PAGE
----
"An astronaut can walk in space but can’t handle standing on her own two feet." Have you ever had trouble adjusting to a new role? That was certainly the case for Heidemarie Stefanyshyn-Piper. She is one of only 7 women who have walked in space, and was a member of the recent Atlantis crew that helped get the construction restarted on the space station.
When her team arrived back on earth, Heidemarie was given a few of hours of orientation, and was then asked to join in a post mission news conference. During the conference, she collapsed twice, and was eventually taken away by NASA officials. There was nothing really wrong, it was just that her body was adjusting to being back in a world with gravity.
Her story peaked my interest, and so I did a little research on the effect of lack of gravity on the human body: muscle mass vanishes at the rate of 5% per week, and you lose as much as 22% of your blood, which affects your heart. There is also a long term impact on bone density.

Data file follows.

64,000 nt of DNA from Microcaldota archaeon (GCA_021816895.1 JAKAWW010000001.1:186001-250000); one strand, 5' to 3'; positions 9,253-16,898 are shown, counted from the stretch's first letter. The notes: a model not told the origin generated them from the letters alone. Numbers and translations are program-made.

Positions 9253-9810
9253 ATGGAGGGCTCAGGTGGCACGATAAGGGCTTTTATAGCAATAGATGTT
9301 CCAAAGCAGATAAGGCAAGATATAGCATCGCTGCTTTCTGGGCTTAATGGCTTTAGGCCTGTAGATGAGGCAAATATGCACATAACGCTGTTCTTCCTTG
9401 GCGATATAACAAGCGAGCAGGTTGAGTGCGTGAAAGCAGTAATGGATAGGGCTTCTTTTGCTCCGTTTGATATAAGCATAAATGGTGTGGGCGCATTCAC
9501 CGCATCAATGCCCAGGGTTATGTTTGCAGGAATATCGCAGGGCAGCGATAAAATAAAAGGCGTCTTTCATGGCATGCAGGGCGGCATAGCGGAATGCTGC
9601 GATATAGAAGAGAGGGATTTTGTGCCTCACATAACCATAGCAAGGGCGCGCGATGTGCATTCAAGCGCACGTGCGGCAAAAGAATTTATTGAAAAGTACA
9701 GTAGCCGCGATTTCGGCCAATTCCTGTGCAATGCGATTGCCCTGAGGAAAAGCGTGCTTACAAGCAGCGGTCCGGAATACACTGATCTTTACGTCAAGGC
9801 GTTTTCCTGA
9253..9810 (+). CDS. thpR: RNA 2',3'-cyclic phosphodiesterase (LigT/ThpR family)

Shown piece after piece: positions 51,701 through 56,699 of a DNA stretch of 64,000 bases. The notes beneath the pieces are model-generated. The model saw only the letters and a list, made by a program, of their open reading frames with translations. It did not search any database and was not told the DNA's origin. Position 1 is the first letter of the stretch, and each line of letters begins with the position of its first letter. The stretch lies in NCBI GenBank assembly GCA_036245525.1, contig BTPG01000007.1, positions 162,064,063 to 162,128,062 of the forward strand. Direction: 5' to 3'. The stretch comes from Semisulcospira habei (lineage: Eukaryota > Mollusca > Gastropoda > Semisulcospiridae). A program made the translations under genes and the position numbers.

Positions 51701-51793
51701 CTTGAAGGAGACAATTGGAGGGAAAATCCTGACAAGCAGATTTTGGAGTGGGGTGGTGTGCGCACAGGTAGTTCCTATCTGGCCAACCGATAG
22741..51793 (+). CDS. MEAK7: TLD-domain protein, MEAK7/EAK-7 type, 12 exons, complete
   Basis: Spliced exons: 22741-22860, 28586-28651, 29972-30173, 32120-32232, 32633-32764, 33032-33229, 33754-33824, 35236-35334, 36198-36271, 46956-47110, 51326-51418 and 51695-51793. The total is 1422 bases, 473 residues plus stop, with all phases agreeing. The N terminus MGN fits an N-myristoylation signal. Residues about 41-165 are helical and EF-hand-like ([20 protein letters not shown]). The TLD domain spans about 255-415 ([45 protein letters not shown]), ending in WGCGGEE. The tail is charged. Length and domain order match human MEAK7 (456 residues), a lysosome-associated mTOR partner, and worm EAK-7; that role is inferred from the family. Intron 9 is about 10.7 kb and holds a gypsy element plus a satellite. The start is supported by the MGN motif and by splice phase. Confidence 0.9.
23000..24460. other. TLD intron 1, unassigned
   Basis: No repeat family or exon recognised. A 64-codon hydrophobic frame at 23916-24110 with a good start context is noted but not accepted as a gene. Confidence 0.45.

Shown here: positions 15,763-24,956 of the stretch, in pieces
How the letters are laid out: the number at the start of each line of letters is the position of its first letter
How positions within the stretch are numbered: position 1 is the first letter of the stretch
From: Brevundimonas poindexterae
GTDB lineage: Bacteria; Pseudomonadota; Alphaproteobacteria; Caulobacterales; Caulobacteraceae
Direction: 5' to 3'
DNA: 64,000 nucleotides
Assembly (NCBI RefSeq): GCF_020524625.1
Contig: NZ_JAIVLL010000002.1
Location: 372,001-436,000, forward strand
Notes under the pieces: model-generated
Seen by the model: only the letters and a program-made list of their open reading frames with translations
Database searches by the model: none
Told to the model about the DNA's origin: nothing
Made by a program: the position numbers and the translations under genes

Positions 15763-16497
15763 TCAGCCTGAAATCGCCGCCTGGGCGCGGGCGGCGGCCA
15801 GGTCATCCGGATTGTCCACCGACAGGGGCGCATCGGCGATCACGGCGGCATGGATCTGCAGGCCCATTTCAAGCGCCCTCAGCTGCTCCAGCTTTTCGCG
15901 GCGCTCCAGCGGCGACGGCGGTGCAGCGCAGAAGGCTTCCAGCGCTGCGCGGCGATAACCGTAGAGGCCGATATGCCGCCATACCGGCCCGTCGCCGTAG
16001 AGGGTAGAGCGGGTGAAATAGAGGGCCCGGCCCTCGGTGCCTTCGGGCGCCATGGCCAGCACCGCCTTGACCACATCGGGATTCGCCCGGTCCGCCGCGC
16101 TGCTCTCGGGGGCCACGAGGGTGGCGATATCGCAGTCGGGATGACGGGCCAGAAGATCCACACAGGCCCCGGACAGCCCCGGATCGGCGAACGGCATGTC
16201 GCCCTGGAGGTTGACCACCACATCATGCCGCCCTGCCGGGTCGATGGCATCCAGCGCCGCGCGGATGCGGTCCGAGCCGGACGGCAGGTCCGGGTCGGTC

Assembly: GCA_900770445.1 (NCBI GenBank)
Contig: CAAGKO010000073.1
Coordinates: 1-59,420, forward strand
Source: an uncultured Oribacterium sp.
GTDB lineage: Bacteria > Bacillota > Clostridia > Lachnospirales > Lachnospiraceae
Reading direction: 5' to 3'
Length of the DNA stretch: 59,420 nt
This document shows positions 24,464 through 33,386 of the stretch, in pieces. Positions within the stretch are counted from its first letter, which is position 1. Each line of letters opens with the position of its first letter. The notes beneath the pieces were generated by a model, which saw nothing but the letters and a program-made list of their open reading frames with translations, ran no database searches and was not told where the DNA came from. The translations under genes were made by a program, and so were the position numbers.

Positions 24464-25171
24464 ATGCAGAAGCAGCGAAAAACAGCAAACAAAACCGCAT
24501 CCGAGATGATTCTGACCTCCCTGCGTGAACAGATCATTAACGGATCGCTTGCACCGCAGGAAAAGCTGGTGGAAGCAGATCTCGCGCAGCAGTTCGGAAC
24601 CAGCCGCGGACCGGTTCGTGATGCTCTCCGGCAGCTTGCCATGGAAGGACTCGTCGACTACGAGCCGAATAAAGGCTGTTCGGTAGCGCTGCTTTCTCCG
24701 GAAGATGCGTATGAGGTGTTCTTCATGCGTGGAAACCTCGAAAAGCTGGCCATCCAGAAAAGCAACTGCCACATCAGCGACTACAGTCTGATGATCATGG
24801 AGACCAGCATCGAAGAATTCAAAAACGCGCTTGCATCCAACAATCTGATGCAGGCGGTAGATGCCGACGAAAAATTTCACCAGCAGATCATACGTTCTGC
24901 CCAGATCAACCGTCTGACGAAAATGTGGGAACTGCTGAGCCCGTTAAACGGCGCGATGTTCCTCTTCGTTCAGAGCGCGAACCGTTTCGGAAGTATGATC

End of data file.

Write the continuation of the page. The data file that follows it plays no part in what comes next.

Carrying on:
We do not tend to notice the effect of gravity until it isn’t there anymore. It’s a little like moving on to a new project, team, or a new organization. You may not have realized all the career "gravity" that was around you – that gave you structure and order and a sense of security. Once you find yourself in a new situation, you may feel you’ve gone from "Superstar Astronaut" to not being able to stand on your own two feet, as Piper said: “Boy, if that is not a little embarrassing”. This is what’s called your adjustment period. It will all come back, you just need to get adjusted to the new circumstances.
Astronauts get prepared to come back to earth – they exercise both physically and mentally to make the transition. You also will need to consider this before your next move. Then, once again, you will be off to the moon!
This week’s 10 Minute WORKout:
What Career Gravity do you have around you? What can you do to be prepared for a new challenge?
Along the road with you,